Sunday morning homily XVII

It may have taken 30 years, but I'll have to count this past Friday's game between my hometown Buffalo Sabres and the Tampa Bay Lightning as not just my favorite of the season, but of my life.

It's not because the Sabres won, 3-2. And it has nothing to do with adding a bunch of autographs, including 14 pucks, to our collection. No, what made it so special were the two people sitting next to me.

As I've embarked upon my gypsy journalist life, moving from city to city or state to state every so often, I've seldom had the luxury of my relatives living nearby. This time, though, as we sink roots in Florida, it's different.

My Aunt Pat, the sister of the grandmother who raised me, spends her winters only 15 minutes from our house. Her daughter, and my cousin, Noel, as well as her husband, Howard, are visiting, too, escaping a month of western New York's brutal winter. It's nice having family around.

What made this Friday's game so special, though, dates to a snowy winter's night back in the late 1970s. Living south of Buffalo, in an area where we often saw more snow than the Queen City itself, you get used to large amounts of the fluffy, white stuff. In fact, we refer to any snowfall less than a foot in depth as a mere dusting and something that can be dealt with wearing long-sleeved T-shirts, shorts and sneakers.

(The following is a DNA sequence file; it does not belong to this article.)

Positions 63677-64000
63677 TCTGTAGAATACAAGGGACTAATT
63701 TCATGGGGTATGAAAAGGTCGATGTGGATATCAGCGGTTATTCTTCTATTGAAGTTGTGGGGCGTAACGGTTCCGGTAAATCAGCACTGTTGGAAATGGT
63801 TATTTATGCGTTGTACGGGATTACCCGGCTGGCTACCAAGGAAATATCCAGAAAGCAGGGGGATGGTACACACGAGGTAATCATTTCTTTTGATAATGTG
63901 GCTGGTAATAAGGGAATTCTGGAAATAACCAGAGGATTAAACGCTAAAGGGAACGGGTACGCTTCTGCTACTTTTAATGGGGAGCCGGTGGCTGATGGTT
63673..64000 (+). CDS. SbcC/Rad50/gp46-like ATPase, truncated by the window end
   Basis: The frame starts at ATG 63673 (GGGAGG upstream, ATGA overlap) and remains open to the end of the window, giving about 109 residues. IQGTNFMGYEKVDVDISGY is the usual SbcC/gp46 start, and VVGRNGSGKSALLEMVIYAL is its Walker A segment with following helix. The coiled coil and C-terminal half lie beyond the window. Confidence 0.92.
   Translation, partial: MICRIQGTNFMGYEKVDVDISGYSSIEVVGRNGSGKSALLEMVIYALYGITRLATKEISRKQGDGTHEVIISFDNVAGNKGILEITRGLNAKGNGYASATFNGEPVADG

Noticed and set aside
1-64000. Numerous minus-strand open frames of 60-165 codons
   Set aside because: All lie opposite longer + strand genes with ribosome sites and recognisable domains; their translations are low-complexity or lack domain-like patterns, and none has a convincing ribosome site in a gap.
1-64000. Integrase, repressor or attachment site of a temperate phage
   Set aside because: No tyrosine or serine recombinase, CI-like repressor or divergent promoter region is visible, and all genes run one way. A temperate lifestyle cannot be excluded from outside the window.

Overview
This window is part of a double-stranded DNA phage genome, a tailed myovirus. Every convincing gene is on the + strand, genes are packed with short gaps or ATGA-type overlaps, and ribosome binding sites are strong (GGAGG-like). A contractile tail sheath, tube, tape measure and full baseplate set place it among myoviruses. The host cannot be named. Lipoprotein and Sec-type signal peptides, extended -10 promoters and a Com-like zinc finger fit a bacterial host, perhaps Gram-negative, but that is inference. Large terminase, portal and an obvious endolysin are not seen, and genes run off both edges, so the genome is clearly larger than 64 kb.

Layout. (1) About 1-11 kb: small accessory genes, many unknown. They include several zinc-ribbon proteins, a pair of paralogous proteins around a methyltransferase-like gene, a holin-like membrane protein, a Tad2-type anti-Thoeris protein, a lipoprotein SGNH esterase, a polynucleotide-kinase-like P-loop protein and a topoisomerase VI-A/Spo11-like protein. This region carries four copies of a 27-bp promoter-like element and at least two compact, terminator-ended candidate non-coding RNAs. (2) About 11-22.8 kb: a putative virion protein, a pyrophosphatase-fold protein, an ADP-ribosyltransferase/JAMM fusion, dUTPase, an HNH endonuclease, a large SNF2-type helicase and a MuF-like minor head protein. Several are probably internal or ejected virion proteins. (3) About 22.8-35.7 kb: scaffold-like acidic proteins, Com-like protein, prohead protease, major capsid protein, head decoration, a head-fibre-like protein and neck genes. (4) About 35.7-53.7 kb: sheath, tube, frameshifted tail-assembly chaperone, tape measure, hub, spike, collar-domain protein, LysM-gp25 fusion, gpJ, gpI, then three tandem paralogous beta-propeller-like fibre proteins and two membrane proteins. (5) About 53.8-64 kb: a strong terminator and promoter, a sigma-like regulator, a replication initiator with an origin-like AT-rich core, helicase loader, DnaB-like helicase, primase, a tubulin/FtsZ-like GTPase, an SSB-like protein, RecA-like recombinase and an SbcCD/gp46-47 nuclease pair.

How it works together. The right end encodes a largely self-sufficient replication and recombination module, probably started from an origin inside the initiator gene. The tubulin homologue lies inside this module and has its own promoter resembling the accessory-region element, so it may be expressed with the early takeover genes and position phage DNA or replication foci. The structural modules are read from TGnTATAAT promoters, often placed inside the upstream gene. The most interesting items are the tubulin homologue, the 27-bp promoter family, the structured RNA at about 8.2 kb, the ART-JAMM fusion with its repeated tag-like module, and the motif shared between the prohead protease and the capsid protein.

Anyways, I digress.

Getting back to the story, on this particular winter's night, I had a ticket to attend a Sabres game at the Memorial Auditorium, or the Aud, as it was known. Aunt Pat was going to drive so we could go to the game. The combination of drifting snow, black ice on Route 16 and the late hour conspired against us. Though I was disappointed at missing my first NHL game, I understood then that the risks far outweighed everything else.

Fast forward, now, to this past Friday. My Aunt Pat, Noel and I found ourselves surrounded by an angry clutch of Lightning fans. Three quick goals gave the Sabres a 3-1 lead. The referees, as usual, were giving the Lightning, and their faithful, the fits. And, much to the dismay of those who we've come know this season, I gave quick notice that my allegiances that night were bound for my hometown team.

And while actions and comments only cemented my belief that Tampa Bay hockey fans have a lot to learn about the game (Sorry, folks, but having the Lightning win a Stanley Cup does not grant you genius status), let's just say that some vocabularies were expanded.

All in all, though, we had a great time. We saw the Sabres win, despite the team having to kill a pair of third-period penalties with just a one-goal lead. We joined the "Lets go Buffalo!" chants. I even reminded one Lightning fan that his single-digit salute more than doubled his IQ.

But it wasn't until the ride home, as we made our way over the Gandy Bridge, did I learn of the true significance of the game. While I've been lucky enough to see quite a few NHL games, this had been the first for my Aunt Pat and Noel. And to be able to return the favor, even 30 years later, was truly a cool feeling. I hope we get to go again next year.

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